What I will never forget is the green carpet in your room, which would later hold your vomit. And your walls. Those dark green walls. I remember staring at them for the first time, wishing I had a favorite color. I remember you playing music for me, the Euro-techno-pop bouncing through the line of light between your blinds, diving down through the dark air, and slowing as it moved through the thick Florida humidity. I remember sitting there listening, looking at you and the green walls and the Star Trek figurines and the cases upon cases of CDs, wishing someone would teach me to love music as much as you did. I remember sitting on the floor in front of your TV, the channel choice deliberately chosen, and you pointing to the screen, looking back and forth from my face to the woman on the show (gauging my reaction), saying a few times, “You know that’s a man, right?” And me looking back and forth from your face to the woman on the screen, saying curiously, “That’s weird.”

What I will never forget is how red became my favorite color after that. How I compulsively listened to music after that. Those things you taught me then. But now I’ve learned to hate that I called it weird, and I spend hours studying my shame over that eight year old girl, the twelve year old, the nineteen year old. Why didn’t we help you. You gave me color and music. Why didn’t we help you. It’s only been two years of my life I’ve served, and I’ll spend the rest of it doing penance for you. See, look at that: you’re not even here and once again you’ve rewritten who I’ll be. Why didn’t I help you. Now I wander the streets obsessively watching the lives of others, repeatedly offering my help, and permanently waiting on standby. You’ve taught me that.

“We watched this video in biopsychology about how one twin brother had soldiers and weapons all over his room while the other had Barbies and dolls and pink and frills. They were talking about how already you could tell one’s sexual orientation so early. You know, because of the Barbies and the rest—”

“—like Michael,” dad said, smirking over his plate. I remember he looked up, opened his mouth, and forked in another corner of his chocolate cake. Mama kicked his fifty-three year old knee underneath the table. The one that had the screw in it. If grandpa had been at that dinner, he probably would have kicked him a lot harder (wouldn’t you agree?). It seems the faces in that family picture from 1994 have remained static; you’ve had no effect on them. Still negligent and indifferent. Like I was to you. Like they are now to me (because you were just a cousin). That dinner I remember a shockwave through my brain as your name bled through every synapse. Looking out at September, I realized I hadn’t heard your name since April. I wasn’t able to say it again until November, but even then it seemed like the most difficult word to expel. Everything had gone blank by then, inexplicably erased, and I had forgotten your green room, Star Trek, rural Florida, and RuPaul.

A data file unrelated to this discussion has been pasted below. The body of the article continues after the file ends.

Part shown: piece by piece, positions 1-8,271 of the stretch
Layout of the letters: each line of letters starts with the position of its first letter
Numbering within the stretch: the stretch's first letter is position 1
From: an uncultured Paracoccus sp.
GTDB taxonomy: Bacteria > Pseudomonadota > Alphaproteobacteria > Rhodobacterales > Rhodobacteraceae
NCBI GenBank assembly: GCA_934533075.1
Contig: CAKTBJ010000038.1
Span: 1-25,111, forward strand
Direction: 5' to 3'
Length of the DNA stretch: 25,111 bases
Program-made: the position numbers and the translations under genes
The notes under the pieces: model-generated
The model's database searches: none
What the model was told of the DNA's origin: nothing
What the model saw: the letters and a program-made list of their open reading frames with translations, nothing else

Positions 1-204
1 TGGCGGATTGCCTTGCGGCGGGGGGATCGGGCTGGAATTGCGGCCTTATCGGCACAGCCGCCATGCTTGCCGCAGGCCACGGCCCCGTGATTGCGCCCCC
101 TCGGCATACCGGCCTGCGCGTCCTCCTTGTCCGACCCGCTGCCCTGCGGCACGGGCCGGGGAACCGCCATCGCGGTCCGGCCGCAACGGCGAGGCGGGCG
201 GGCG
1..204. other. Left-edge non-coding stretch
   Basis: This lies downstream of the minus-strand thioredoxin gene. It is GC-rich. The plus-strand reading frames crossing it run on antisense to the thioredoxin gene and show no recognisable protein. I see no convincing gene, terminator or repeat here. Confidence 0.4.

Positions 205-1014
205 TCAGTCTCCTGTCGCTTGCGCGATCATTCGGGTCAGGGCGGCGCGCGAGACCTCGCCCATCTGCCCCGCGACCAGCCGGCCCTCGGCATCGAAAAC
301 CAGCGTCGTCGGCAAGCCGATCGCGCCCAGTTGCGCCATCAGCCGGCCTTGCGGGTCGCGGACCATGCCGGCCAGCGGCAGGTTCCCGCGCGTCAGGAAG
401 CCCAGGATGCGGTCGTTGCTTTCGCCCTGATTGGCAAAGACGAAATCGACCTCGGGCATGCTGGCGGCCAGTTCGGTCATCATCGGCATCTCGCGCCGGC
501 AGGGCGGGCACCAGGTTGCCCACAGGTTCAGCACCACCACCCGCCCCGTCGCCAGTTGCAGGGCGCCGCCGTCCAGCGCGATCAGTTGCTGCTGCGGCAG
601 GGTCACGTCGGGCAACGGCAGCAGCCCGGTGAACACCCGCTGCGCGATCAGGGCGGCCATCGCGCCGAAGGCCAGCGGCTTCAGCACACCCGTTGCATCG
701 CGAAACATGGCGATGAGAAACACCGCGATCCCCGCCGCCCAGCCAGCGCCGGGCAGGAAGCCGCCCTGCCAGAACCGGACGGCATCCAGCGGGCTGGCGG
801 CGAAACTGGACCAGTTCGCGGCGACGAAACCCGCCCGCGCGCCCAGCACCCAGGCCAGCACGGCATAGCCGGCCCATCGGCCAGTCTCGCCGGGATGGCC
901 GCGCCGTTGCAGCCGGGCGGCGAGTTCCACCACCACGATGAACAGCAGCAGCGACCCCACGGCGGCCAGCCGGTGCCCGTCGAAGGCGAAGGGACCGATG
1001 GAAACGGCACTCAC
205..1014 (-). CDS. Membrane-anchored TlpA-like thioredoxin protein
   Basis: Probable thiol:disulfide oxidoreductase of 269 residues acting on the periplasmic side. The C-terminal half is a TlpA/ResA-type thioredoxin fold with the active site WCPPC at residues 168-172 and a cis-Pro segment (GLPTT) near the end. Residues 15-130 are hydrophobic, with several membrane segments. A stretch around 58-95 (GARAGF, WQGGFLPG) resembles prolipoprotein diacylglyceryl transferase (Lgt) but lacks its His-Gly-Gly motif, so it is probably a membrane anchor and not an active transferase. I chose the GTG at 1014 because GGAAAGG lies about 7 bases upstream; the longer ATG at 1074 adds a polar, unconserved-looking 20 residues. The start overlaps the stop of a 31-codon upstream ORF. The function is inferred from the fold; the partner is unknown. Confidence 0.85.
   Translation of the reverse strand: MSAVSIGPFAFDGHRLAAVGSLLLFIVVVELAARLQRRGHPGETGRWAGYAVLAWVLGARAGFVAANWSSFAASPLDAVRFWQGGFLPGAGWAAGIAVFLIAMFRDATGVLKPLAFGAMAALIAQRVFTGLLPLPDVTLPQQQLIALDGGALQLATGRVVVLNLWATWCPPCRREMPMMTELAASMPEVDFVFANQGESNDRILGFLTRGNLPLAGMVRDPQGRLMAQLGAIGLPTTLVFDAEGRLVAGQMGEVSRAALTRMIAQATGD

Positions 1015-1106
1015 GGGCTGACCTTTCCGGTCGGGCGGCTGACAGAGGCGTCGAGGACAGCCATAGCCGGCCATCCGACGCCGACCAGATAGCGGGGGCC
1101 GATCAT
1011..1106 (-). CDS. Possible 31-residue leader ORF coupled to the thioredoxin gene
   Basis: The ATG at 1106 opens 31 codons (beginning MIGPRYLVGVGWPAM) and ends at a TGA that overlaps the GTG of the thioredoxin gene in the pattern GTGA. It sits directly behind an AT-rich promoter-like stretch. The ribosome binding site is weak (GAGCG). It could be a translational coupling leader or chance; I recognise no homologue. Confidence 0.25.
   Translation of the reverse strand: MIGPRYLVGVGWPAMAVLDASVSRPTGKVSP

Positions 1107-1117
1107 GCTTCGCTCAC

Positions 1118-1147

And now that you’ve left me alone here, heavy with grocery bags of regret in each of my hands, the plastic twisting around my fingers cutting off the circulation, my muscles too underdeveloped to cope, I wait for the same thing for which you waited: help. Only now am I noticing how the trestles that prop up daily life are brittle, how it’s just the neighbor’s face behind Santa’s beard, and re-reading that Thoreau line over and over and over: “life of quiet desperation.” Now, just like you, I lose something every time I talk to someone, begging in my head that they just ask one question about me (about you), but they don’t. They only stick a spare dollar in the cup but don’t make eye contact. I’m sure you knew that feeling well. How did you make it so long knowing that all of the conversations, the relationships, the family and friends—knowing that all of that was just small talk? How did I ever expect you to make yourself feel better, when you discovered that the secret behind it all was that no one really cared if you got better or not?

I saw that shade of green on the streets not too long ago, and I thought about your room, empty now with only the imprints of furniture on the carpet, a few remaining tufts of dog and cat hair floating in the air. I sat myself down on the faded green carpet and looked around, wondering how I’m supposed to carry on knowing that secret you taught me. My life seems so empty now, just like this room, just like yours was. Where the hell is everybody? Did you ever figure that out? I can’t see you and I’ve forgotten your scent, but I can still hear those songs. Maybe you left behind music deliberately to help me get along. I can’t play it just yet, but I still listen for now. I cling to its sound so desperately for now. And maybe you left me that to help me rebuild, a small inheritance to keep me alive.

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